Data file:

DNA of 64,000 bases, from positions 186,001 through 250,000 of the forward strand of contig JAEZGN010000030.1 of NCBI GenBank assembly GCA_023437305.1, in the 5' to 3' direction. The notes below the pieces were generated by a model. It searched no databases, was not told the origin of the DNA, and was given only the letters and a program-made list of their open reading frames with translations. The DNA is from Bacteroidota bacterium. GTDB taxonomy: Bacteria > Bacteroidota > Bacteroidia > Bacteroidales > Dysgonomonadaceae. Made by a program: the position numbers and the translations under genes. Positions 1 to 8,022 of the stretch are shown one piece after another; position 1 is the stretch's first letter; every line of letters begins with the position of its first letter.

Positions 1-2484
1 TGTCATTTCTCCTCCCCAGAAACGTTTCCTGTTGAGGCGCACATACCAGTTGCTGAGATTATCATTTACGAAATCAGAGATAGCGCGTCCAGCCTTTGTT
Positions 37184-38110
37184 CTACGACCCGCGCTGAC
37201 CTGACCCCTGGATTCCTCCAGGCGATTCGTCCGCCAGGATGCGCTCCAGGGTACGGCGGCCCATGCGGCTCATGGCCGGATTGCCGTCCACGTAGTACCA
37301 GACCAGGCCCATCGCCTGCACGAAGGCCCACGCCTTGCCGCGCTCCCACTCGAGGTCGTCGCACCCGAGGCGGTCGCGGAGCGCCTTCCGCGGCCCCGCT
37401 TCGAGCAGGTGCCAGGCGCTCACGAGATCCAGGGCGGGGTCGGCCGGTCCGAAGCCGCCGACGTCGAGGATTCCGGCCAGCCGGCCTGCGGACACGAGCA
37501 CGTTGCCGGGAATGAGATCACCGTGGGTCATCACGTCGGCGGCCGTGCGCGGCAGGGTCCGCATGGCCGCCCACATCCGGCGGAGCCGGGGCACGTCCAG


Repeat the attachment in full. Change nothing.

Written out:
DNA of 64,000 bases, from positions 186,001 through 250,000 of the forward strand of contig JAEZGN010000030.1 of NCBI GenBank assembly GCA_023437305.1, in the 5' to 3' direction. The notes below the pieces were generated by a model. It searched no databases, was not told the origin of the DNA, and was given only the letters and a program-made list of their open reading frames with translations. The DNA is from Bacteroidota bacterium. GTDB taxonomy: Bacteria > Bacteroidota > Bacteroidia > Bacteroidales > Dysgonomonadaceae. Made by a program: the position numbers and the translations under genes. Positions 1 to 8,022 of the stretch are shown one piece after another; position 1 is the stretch's first letter; every line of letters begins with the position of its first letter.

Positions 1-2484
1 TGTCATTTCTCCTCCCCAGAAACGTTTCCTGTTGAGGCGCACATACCAGTTGCTGAGATTATCATTTACGAAATCAGAGATAGCGCGTCCAGCCTTTGTT
Positions 37184-38110
37184 CTACGACCCGCGCTGAC
37201 CTGACCCCTGGATTCCTCCAGGCGATTCGTCCGCCAGGATGCGCTCCAGGGTACGGCGGCCCATGCGGCTCATGGCCGGATTGCCGTCCACGTAGTACCA
37301 GACCAGGCCCATCGCCTGCACGAAGGCCCACGCCTTGCCGCGCTCCCACTCGAGGTCGTCGCACCCGAGGCGGTCGCGGAGCGCCTTCCGCGGCCCCGCT
37401 TCGAGCAGGTGCCAGGCGCTCACGAGATCCAGGGCGGGGTCGGCCGGTCCGAAGCCGCCGACGTCGAGGATTCCGGCCAGCCGGCCTGCGGACACGAGCA
37501 CGTTGCCGGGAATGAGATCACCGTGGGTCATCACGTCGGCGGCCGTGCGCGGCAGGGTCCGCATGGCCGCCCACATCCGGCGGAGCCGGGGCACGTCCAG